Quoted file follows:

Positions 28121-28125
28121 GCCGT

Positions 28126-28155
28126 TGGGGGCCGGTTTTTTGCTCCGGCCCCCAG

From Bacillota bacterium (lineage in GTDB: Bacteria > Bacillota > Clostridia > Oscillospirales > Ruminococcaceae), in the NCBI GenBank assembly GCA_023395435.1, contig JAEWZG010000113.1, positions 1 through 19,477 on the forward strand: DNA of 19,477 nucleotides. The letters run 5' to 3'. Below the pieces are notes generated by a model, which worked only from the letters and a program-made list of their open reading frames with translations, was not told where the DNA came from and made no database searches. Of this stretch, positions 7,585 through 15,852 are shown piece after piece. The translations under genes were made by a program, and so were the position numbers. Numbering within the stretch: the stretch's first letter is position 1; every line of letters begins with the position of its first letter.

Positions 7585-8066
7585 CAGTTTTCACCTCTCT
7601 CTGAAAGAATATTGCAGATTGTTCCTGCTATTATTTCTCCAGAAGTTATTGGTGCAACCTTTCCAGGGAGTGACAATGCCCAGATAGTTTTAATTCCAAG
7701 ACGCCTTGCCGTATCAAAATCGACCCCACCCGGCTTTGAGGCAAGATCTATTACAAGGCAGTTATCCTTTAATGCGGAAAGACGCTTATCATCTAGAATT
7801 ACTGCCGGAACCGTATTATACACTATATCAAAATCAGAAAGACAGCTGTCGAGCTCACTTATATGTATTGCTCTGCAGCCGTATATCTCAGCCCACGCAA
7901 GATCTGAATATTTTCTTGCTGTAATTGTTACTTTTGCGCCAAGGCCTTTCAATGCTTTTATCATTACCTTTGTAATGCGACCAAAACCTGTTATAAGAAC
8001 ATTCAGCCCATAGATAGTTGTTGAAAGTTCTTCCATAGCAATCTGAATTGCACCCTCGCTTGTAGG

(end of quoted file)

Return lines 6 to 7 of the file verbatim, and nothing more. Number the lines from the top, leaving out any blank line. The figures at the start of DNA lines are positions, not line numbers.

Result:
Positions 7585-8066
7585 CAGTTTTCACCTCTCT